By Silvia Aloisi and John O'Donnell

By Silvia Aloisi and John O'Donnell


MILAN/FRANKFURT (Reuters) - Italy's Banca Monte dei Paschi di Siena <BMPS.MI> will likely turn to Rome to help plug a hole in its finances within weeks, officials and regulators believe, although many questions remain over how the bank might be saved.


The bank needs to raise 5 billion euros ($5.3 billion) of fresh capital to cover losses from the sale of 28 billion euros of bad loans and the European Central Bank has given it until the end of the year to make up this shortfall.


This carries weight because the ECB gives funding to banks, which could be withdrawn, and, as their supervisor, can pressure them into action and determine whether they stay in business.


Italy's third-largest bank, and the world's oldest, said on Sunday it would press ahead with a last-ditch plan to raise 5 billion euros on the market after the ECB refused to give it more time to recapitalize.


It faces three main scenarios:

* Italy steps in to inject fresh capital solely into Monte dei Paschi. With only a slim chance seen of the bank raising all the money from investors, help from Rome would offer a quick fix - but with one catch.

Any state aid must first be cleared by the European Commission, which will demand that investors take some losses - a principle built into European law after the banking crisis to cut the cost of future state bailouts.

Earlier this year Rome sought approval from Brussels to help Monte dei Paschi, but the EU's competition commissioner Margrethe Vestager wanted investors to share the cost, in keeping with these rules, known as a 'bail-in'.

Rome refused, arguing that Italian pensioners would be hit and investors would no longer be interested in buying the country's debt. With time running out, however, it may have little choice now but to agree.

European officials believe the bank's swapping of debt for shares could be a way out of the impasse.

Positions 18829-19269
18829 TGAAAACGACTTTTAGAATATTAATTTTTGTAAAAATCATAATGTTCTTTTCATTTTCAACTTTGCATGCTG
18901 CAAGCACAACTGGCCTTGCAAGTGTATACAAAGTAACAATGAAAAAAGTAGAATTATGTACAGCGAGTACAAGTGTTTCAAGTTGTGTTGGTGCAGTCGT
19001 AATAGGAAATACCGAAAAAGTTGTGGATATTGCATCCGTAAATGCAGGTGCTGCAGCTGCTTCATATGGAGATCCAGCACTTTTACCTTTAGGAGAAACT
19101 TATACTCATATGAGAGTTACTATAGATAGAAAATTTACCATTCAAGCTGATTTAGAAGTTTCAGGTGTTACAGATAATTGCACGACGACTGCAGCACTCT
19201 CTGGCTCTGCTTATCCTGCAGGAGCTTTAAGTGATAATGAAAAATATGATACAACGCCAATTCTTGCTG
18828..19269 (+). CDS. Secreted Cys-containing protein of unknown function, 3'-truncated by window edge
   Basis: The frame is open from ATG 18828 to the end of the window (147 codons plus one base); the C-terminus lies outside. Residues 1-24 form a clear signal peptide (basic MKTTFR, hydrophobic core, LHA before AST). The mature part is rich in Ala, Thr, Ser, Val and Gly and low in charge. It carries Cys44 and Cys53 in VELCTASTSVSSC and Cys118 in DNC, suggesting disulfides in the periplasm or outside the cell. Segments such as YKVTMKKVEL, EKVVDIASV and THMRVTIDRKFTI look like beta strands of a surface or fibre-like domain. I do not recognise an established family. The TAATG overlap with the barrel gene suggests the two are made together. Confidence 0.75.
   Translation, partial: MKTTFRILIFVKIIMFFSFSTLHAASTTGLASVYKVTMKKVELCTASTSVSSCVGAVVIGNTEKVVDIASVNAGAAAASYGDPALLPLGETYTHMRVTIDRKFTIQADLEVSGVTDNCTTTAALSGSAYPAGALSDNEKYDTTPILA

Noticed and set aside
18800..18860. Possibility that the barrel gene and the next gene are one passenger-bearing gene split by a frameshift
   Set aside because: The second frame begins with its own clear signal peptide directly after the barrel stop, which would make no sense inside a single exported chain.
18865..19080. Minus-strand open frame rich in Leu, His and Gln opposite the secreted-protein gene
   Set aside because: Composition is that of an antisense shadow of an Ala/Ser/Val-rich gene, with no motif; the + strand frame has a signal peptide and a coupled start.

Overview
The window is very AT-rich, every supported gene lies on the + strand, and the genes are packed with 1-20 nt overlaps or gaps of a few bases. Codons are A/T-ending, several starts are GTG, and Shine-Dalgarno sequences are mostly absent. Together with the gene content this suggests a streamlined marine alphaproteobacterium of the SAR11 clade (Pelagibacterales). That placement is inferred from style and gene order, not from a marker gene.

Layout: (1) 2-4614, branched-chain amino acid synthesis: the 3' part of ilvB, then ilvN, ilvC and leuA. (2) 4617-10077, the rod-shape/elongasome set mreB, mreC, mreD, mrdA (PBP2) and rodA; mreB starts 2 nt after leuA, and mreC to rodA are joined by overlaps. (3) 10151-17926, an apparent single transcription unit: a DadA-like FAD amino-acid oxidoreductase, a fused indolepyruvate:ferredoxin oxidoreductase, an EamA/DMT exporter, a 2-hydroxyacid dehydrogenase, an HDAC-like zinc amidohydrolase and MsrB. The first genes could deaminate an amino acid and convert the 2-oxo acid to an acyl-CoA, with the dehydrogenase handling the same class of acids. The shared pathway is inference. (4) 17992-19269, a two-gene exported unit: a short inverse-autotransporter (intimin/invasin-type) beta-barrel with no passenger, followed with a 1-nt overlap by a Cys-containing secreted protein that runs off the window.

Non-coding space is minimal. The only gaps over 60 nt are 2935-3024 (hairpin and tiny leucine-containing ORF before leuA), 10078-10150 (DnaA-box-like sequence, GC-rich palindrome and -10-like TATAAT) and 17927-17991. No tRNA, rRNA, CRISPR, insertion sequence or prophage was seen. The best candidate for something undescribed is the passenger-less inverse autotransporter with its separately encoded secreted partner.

A treasury source said any injection by the state would involve the mandatory conversion of subordinated bonds into shares.

That would include 40,000 retail investors who own 2.1 billion euros of the bank's junior debt and whose vulnerability is a key concern for the Italian government. Those investors would be compensated by the state, the source said.

* The Italian government could provide more money to tackle problems at Monte dei Paschi as well as other laggard banks as an ambitious industrywide rescue plan that bankers believe could cost 15 billion euros.

Banca Popolare di Vicenza and Veneto Banca, two regional lenders rescued by a state-sponsored bailout fund Atlante, need 2.5 billion euros to cope with bad debts.

A number of other lesser-known banks, such as Genoa's Banca Carige and Banca Etruria, also need help.

To pay, Italy could apply for a bailout program similar to that granted to Spain during the financial crisis, where the overhaul of its financial sector would be shaped by European officials.

That would involve loans from the euro zone's bailout scheme, the European Stability Mechanism, although such a move, which would see Rome lose autonomy, would be deeply unpopular in Italy and resisted by politicians.

Although Italy already has more than 2 trillion euros of debt, it can still borrow cheaply, thanks to money printing by the European Central Bank.

* With the Italian government in limbo, Monte dei Paschi is unlikely to successfully raise the entire 5 billion euros from investors but this will form part of the solution.

This involves reopening a debt-to-equity swap offer to the retail junior bondholders. Qatar's sovereign wealth fund could also put in another 1 billion euros, while a consortium of banks would try to sell further shares.

(Writing by John O'Donnell; Editing by Greg Mahlich)